Chang and Eng Bunker were Thai-Americans, co-joined twins who were born in the Kingdom of Siam and inspired the very term “Siamese twins”. Though their co-joined bodies are interesting enough, it’s the fact that despite their physical limitations they managed to live wonderful lives and prosper that’s even more fascinating. They owned and farmed land, married two sisters, had as many as 22 children and were held in high regard by their neighbors. They were the original Siamese twins, and this is their life story.
Chang and Eng Bunker were born on May 11, 1811, in the Kingdom of Siam, now Thailand, with fused livers and a bridge of cartilage. When they were eighteen, a Scottish merchant named Robert Hunter paid their parents to allow him to exhibit the twins as a curiosity.
The Bunker twins were born to a Chinese Thai fisherman man and a Chinese-Malay woman in the province of Samutsongkram, near Bangkok. Apart from their fused livers and being joined at their breastbones by a small piece of cartilage, their bodies were independently complete. After their death, their liver was preserved and can be found in the Mütter Museum in Philadelphia, Pennsylvania. In 1829, Robert Hunter, who was living in Bangkok, paid their parents to let him take the twins around the world and be presented as an exhibit.
After finishing their contract with Hunter, Chang and Eng Bunker purchased an 11-acre farm in North Carolina, bought slaves, and on April 13, 1843, married two local women. Chang and his wife had twelve children, and Eng and his wife had ten.
Deciding that they wanted to live a normal life, the twins bought themselves a farm near Traphill while visiting Wilkesboro, North Carolina, in 1839. They settled on their plantation and bought slaves for the work they could not do on their own. They also became naturalized American citizens and married Adelaide and Sarah Anne, who were also sisters. Though they had a bed built for four, years later the sisters moved out and moved to separate houses arranging for the twins to stay at each house for three days.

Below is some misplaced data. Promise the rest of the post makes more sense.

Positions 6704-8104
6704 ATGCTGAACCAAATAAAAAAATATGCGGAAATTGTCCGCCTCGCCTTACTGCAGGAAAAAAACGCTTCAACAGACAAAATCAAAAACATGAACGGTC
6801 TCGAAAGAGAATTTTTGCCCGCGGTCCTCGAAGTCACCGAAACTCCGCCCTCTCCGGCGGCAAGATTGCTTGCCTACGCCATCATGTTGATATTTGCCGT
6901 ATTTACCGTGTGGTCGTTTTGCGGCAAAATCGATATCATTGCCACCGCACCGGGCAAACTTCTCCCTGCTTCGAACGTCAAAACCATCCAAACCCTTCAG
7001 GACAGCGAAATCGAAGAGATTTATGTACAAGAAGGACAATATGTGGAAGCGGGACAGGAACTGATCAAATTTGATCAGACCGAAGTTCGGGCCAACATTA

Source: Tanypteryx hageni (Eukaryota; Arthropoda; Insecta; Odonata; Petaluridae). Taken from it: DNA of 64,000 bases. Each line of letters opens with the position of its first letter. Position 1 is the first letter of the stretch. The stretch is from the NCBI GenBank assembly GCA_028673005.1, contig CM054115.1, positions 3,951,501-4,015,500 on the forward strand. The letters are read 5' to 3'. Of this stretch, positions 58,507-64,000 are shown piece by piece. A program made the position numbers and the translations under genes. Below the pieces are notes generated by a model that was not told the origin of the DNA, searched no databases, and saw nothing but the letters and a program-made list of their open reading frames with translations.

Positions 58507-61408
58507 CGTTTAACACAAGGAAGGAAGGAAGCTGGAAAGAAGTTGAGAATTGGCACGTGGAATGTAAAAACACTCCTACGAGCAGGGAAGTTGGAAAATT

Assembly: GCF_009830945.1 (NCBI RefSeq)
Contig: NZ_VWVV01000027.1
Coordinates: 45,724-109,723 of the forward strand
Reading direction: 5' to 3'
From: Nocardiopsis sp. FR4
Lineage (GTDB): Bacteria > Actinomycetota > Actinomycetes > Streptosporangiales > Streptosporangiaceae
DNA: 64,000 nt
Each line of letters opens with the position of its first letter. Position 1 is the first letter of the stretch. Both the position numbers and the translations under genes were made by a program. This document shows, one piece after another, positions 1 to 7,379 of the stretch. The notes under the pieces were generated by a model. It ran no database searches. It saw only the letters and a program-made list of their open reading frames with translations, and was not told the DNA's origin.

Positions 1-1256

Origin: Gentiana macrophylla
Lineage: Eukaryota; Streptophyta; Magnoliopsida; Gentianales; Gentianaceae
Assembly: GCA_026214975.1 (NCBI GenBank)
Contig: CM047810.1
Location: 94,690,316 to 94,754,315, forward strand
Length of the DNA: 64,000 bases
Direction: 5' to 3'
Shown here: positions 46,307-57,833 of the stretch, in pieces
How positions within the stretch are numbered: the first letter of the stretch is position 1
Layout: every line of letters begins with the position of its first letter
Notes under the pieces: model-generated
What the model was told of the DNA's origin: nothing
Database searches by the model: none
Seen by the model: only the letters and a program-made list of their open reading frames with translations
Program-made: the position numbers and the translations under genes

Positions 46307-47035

With the defeat of the Confederate Army, in which both Chang’s son and Eng’s son served during the American Civil War, the twins lost most of their money. They had to resort to public exhibitions but had little success. However, despite their financial situation, they were well-known for their honesty and integrity and were held in high regard by their neighbors.
The Bunker twins died on January 17, 1874. Chang died first during his sleep due to an injury he sustained after a fall from a carriage which resulted in subsequent bronchitis. Eng woke up to find his brother dead and died three hours later.
Four years before his death, Chang suffered a stroke and his health declined steadily afterwards. He also took to drinking heavily. However, Eng was never affected by it as they didn’t share a circulatory system, and he remained healthy. Sometime before his death, Chang and Eng fell off a carriage injuring Chang. He later developed severe bronchitis which led to his death when still asleep.
Eng woke up to find his brother dead and reportedly said: “Then I am going.” Though a doctor was summoned to perform an emergency separation, it was too late for Eng who died three hours later. The cause of Eng’s death is unknown and there have been many theories that have tried to explain it. While the doctors at that time said it was shock, modern neurologists say it was probably fluid accumulation in lungs and heart failure.
Chang and Eng Bunker now have over 1,500 descendants who continue to reside near Mount Airy, North Carolina. Many of them hold prominent positions, and one of them Caroline Shaw even won the Pulitzer Prize for Music in 2013.
Among Chang and Eng’s prominent descendants was Caleb V. Haynes who was a Major General in the United States Air Force; his son Vance Haynes who served as a professor at several universities and was known for his foundational field work in human migration; Alex Sink who was the former chief financial officer of Florida and 2010 Democratic nominee for governor; George F. Ashby who was the president of Union Pacific Railroads; and Caroline Shaw, a Pulitzer Prize winner.
Chang and Eng Bunker were buried in Mount Airy where many of their descendants still often meet for reunions. In July 2011, around 200 of them met to celebrate the twins’ 200th birthday which was also their 22nd annual reunion.